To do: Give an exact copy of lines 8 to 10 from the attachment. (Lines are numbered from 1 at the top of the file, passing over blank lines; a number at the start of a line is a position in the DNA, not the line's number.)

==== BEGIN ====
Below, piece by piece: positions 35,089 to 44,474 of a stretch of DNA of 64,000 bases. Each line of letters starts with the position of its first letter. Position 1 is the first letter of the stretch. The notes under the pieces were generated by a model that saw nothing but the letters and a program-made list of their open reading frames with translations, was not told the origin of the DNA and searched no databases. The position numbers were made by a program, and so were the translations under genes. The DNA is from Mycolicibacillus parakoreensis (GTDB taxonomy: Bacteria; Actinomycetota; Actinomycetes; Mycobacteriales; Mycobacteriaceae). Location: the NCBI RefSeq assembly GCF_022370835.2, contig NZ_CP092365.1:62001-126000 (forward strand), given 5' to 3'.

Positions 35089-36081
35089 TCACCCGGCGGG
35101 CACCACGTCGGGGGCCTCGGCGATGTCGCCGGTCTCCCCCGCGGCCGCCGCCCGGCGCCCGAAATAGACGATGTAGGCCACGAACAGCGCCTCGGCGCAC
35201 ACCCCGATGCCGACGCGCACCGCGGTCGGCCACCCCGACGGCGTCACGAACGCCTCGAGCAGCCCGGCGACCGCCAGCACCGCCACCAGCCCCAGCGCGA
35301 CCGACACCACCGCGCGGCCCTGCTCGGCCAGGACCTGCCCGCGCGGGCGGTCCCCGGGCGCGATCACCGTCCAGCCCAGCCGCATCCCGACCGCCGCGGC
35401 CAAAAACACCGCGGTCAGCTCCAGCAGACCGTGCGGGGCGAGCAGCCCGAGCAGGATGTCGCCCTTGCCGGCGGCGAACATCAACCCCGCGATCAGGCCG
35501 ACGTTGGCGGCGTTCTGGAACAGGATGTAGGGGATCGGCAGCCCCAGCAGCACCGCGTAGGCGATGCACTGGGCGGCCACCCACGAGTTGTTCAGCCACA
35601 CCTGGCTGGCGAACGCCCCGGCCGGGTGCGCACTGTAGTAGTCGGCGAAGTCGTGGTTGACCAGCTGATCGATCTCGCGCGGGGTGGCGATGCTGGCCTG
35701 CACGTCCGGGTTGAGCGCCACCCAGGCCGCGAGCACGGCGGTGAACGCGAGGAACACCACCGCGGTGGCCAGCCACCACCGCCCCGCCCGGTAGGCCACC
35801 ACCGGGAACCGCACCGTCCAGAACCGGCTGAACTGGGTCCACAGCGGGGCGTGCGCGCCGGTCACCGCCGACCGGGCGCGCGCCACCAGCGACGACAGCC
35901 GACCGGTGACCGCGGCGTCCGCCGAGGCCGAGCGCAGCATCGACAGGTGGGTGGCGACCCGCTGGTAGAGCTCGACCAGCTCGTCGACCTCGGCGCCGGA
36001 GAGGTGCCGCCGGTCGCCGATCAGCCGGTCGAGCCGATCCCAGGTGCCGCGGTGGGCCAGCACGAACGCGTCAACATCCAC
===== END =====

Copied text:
35501 ACGTTGGCGGCGTTCTGGAACAGGATGTAGGGGATCGGCAGCCCCAGCAGCACCGCGTAGGCGATGCACTGGGCGGCCACCCACGAGTTGTTCAGCCACA
35601 CCTGGCTGGCGAACGCCCCGGCCGGGTGCGCACTGTAGTAGTCGGCGAAGTCGTGGTTGACCAGCTGATCGATCTCGCGCGGGGTGGCGATGCTGGCCTG
35701 CACGTCCGGGTTGAGCGCCACCCAGGCCGCGAGCACGGCGGTGAACGCGAGGAACACCACCGCGGTGGCCAGCCACCACCGCCCCGCCCGGTAGGCCACC